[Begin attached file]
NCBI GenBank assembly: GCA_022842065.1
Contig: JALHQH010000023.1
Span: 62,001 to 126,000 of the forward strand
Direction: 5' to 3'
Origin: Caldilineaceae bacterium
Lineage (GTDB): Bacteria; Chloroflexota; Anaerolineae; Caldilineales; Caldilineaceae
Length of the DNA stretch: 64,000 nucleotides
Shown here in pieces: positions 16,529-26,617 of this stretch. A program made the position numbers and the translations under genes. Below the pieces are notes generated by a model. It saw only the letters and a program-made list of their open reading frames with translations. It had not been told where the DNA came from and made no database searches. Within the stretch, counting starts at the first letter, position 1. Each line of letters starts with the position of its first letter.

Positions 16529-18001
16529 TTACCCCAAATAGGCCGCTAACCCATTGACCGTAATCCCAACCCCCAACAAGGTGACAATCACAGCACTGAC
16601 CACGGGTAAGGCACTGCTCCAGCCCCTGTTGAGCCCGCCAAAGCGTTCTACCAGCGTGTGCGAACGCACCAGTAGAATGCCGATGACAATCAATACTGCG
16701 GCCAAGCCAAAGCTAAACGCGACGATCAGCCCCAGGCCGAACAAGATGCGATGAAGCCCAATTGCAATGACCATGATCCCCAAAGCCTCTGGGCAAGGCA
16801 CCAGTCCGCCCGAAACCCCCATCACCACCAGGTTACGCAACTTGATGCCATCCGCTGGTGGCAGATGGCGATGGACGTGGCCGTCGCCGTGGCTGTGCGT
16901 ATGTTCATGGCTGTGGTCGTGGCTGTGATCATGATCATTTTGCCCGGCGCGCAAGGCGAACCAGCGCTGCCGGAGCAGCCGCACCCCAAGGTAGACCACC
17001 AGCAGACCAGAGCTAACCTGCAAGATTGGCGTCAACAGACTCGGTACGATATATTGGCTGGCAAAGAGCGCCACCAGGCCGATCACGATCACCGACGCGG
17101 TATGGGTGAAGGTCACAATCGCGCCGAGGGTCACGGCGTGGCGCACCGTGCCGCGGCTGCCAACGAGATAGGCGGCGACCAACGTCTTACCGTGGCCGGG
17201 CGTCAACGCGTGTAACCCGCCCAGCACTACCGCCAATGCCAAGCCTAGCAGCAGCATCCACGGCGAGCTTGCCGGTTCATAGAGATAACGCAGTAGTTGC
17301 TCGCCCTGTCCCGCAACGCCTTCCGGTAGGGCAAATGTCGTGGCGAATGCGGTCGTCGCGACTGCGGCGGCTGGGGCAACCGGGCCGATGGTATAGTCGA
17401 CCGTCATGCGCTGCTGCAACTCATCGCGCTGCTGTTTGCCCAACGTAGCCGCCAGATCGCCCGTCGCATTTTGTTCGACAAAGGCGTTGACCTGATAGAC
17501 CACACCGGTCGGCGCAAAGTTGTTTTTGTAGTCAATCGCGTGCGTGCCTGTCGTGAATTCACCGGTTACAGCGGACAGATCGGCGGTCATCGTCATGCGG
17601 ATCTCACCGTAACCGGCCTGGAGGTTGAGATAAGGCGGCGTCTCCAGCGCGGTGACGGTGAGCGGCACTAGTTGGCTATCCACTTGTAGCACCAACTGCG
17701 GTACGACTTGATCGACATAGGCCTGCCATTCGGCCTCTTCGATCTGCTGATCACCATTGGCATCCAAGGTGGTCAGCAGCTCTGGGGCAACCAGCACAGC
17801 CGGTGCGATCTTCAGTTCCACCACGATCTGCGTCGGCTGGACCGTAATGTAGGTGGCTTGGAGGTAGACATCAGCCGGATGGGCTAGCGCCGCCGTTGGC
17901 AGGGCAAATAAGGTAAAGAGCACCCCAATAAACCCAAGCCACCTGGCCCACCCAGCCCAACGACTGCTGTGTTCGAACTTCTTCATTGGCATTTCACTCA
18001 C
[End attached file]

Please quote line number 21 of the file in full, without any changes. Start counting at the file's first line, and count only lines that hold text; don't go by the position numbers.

17601 ATCTCACCGTAACCGGCCTGGAGGTTGAGATAAGGCGGCGTCTCCAGCGCGGTGACGGTGAGCGGCACTAGTTGGCTATCCACTTGTAGCACCAACTGCG